Investors undertake IRA transfers for various reasons. Excessive fees, a lack of flexibility, and under-performing investments are all reasons to transfer your retirement account(s) from one custodian to another. There are many benefits to executing a transfer as opposed to a rollover, including the ability to move your funds without having to inform the IRS or complete any extra paperwork when tax season arrives. There are some specific IRA transfer rules that you should be aware of, however, so as to not get yourself in hot water with Uncle Sam.
IRA Transfer Rules on Withdrawals
One of the most important rules for an IRA transfer is that you do not take any type of distribution. In other words, you do not take physical possession (or control) of the funds in the account, either in whole or in part. The best way to accomplish this is with a trustee-to-trustee transfer. This way there is not even any opportunity for you to take possession of the money. No distribution = no new income = no new tax obligation.
IRA Transfer Rules for Check Distribution
There are some situations where you might be transferring only a part of the money in your IRA account. In such cases, a direct trustee-to-trustee type of transfer may not be possible. This could occur if you have several different funds, each with some of your IRA money invested and you want to move one (or more) of them out in search of better returns.
When taking your IRA transfer via check, never have the check written in your name. Instead, instruct the current custodian to issue the check to the bank or other receiving institution. It should state something to the effect of “ABC Bank FBO Your Name IRA. The term “FBO” means “for the benefit of” and ensures you cannot cash the check or take possession of the funds.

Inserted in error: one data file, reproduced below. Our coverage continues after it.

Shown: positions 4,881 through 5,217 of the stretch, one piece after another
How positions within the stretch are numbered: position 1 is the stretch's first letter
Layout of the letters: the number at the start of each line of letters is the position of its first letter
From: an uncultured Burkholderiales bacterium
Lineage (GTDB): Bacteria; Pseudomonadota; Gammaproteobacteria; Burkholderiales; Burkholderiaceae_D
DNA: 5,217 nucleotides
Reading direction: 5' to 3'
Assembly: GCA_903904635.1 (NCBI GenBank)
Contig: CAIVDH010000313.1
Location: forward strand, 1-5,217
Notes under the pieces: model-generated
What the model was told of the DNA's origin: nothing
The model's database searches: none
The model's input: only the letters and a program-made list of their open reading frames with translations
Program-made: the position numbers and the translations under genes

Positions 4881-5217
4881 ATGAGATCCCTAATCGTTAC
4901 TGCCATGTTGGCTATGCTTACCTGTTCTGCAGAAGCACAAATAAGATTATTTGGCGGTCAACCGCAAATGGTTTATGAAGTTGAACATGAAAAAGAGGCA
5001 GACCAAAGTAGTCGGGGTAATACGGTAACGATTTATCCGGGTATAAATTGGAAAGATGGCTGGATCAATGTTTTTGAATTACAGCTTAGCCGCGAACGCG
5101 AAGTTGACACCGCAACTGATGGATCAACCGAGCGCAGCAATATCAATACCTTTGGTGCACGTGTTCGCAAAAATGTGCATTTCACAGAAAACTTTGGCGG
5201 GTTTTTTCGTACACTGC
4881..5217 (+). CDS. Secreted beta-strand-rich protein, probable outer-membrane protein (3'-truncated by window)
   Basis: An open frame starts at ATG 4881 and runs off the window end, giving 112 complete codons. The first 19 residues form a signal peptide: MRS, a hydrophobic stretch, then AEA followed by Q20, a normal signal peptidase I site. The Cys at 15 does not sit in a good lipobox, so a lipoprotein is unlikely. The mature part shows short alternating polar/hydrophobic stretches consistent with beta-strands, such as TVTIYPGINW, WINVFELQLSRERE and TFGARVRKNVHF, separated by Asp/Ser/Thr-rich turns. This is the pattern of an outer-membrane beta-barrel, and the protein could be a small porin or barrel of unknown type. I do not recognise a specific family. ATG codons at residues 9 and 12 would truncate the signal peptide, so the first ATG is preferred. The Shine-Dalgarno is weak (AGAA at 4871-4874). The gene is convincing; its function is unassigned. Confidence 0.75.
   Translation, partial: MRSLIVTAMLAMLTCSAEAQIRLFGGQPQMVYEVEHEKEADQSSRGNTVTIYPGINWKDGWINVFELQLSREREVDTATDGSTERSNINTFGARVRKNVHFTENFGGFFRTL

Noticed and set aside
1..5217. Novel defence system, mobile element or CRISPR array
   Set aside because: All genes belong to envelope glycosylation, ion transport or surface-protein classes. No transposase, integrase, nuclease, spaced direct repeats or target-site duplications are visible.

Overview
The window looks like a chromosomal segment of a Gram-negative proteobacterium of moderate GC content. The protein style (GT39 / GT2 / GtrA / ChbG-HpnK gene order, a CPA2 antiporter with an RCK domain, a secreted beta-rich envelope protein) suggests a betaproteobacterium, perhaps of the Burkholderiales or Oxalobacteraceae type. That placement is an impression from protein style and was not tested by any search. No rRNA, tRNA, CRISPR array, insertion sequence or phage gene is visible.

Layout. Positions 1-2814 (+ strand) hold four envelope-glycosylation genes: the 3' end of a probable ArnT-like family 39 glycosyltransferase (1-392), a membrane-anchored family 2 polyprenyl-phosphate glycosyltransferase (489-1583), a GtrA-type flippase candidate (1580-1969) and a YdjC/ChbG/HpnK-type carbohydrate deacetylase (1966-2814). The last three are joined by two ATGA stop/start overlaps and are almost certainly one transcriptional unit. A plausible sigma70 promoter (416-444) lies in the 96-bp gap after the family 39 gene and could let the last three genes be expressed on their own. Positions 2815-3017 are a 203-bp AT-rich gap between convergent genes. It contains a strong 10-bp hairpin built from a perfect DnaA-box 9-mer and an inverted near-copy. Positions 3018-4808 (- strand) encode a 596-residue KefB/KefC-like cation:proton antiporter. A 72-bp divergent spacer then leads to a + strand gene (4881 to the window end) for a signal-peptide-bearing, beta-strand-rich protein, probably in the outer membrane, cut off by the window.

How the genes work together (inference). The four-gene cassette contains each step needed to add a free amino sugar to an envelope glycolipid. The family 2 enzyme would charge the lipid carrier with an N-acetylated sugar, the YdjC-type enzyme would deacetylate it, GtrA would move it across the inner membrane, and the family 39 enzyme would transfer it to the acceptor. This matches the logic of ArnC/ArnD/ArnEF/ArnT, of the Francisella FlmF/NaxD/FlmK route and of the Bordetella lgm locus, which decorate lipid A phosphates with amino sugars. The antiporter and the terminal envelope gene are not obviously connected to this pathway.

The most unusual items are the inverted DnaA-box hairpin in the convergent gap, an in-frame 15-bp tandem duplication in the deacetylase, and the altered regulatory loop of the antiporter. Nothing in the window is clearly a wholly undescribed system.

Critical IRA Transfer Rules Exceptions
There is one situation which is considered a big exception to the standard IRA transfer rules discussed above. When you are transferring money from a 401(k) or other company retirement plan into a traditional IRA, this will be considered by the IRS as a distribution, regardless of whether or not you are able to work out a trustee-to-trustee transfer.
Having said that, you could still initiate a rollover once per 12-month period. However, you will receive Form 1099-R at the end of the year from the company you left and you will be required to report this as a rollover on your tax return, in addition to providing proof that the funds were reinvested.
Roth IRA Transfer Rules
The Roth is a special type of IRA in which taxes are paid up-front, allowing deposits to grow tax-free. Roth IRAs do have some special transfer rules depending on the type of transaction:
- Traditional IRA to Roth IRA – This is treated more or less as if you took a distribution. There will be tax consequences and they must be paid in the same year as the transfer.
- Account to account – There is no tax penalty for moving to another custodian, as long as your Roth IRA remains a Roth IRA.
- Normal transfers – As long as you have held the Roth IRA for a minimum of five years and are at least 59 ½ years old, there is no penalty to transfer money out of your account. It may be placed into whatever other account you desire.
New IRA Transfer Rules
Each year the IRS adds to, changes, and takes away from its long list of IRA transfer rules. The most common changes involve contribution limits and clarification of past policies. You can view new IRA transfer regulations for 2015 on this Janguard blog post page.
Get the Most out of Your IRA Transfer
Knowing and following the rules for IRA transfers will help to keep you on the good side of the IRS. The main thing to remember is that you should avoid taking a distribution or possession of any money in your IRA if possible. Also, be careful and consider seeking the advice of an IRA adviser when adjusting your IRA investments. Lastly, keep in mind that each retirement account is unique and investors are wise to contact Janguard directly for free help with IRA transfer paperwork and investment selection. You may contact us here or by calling us toll-free at 800.571.6341 for a free account evaluation as well as expert recommendations from our highly-trained staff of non-commissioned IRA advisers.